Caledon quarry rejection may be good news for Woolwich

After 13 years of fighting an application for the creation of a quarry in Caledon (near Mississauga) the OMB has turned down the application.

The OMB ruled that the proposed Rockfort Quarry could possibly have a “catastrophic impact” on the surrounding environment if measures to guard against potential problems did not work.

The Coalition of Concerned Citizens of Caledon had been fighting the application for 13 years and have spent an estimated $2 million in the process.

In their ruling the OMB said,

Too much of what is essential to the character of this Province would be lost if aggregate extraction were to be permitted on lands like the subject property. Lands situated in a significant cultural landscape, surrounded by significant natural heritage features and functions, are not lands on which extraction should be permitted in the absence of demonstration of no negative impacts.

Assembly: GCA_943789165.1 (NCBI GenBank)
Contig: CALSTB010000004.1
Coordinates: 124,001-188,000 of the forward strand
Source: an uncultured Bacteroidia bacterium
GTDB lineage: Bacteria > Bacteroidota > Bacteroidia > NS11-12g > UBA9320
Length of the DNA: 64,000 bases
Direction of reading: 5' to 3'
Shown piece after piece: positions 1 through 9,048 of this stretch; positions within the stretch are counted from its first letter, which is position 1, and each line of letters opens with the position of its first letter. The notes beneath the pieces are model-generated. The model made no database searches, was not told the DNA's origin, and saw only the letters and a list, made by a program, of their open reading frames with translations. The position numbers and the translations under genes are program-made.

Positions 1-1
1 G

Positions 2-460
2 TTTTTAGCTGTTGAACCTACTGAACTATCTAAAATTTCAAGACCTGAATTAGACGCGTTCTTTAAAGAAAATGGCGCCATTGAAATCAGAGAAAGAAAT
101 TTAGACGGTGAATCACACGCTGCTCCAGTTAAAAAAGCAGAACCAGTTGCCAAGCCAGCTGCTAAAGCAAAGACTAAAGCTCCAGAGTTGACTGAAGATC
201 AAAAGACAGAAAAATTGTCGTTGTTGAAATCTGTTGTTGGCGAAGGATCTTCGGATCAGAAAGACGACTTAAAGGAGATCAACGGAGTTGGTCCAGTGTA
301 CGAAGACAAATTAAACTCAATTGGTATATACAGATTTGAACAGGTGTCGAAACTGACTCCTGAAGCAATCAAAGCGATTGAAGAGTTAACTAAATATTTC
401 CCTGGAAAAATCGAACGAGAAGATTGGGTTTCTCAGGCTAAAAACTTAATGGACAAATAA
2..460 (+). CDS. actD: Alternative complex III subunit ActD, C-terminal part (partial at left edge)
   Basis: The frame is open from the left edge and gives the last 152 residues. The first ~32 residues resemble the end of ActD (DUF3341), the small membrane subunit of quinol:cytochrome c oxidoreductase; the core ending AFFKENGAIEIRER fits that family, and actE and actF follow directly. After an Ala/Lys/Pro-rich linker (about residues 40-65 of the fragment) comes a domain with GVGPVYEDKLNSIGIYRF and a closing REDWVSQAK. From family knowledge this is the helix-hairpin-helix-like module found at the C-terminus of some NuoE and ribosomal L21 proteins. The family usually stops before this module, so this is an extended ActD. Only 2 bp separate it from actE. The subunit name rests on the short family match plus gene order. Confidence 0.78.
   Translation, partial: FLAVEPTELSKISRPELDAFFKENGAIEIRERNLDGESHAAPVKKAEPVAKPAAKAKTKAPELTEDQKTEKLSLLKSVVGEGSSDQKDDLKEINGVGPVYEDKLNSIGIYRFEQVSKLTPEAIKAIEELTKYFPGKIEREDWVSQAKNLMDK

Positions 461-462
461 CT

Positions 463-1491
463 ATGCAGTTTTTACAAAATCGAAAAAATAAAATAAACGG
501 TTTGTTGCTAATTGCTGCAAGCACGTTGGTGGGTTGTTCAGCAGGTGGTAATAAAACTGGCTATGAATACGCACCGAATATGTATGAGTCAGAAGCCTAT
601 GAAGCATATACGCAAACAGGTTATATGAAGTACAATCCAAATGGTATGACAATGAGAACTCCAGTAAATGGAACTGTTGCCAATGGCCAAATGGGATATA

Good news for Woolwich?

Local Woolwich residents have been fighting their own battle against quarry applications. Does this decision give them reason to hope the OMB will reject local applications?

Yes I think it offers some hope. The decision does not focus only on economic or environmental considerations. It also makes clear reference to “softer” considerations such as cultural landscape and natural heritage. These factors are an important part of the local (Woolwich) opposition to gravel pit proposals.

This decision also shows the importance of having strong support from local governments in a fight against the OMB. The Town of Caledon and the Region of Peel were vigorously opposed to the Caledon application for a variety of reasons, and they used their considerable resources in that fight.

In the Woolwich situation, in spite of vocal and organized opposition, local council support for rejecting additional gravel pits has been lukewarm at best. This resulted in a complete overhaul of council representation in much of the Township, including a drubbing of the incumbent Mayor.

This questionable support in the past suggests that local politicians do not really buy the argument that “quality of life” in the affected areas will be seriously harmed. We’ll see if anything changes in the future.

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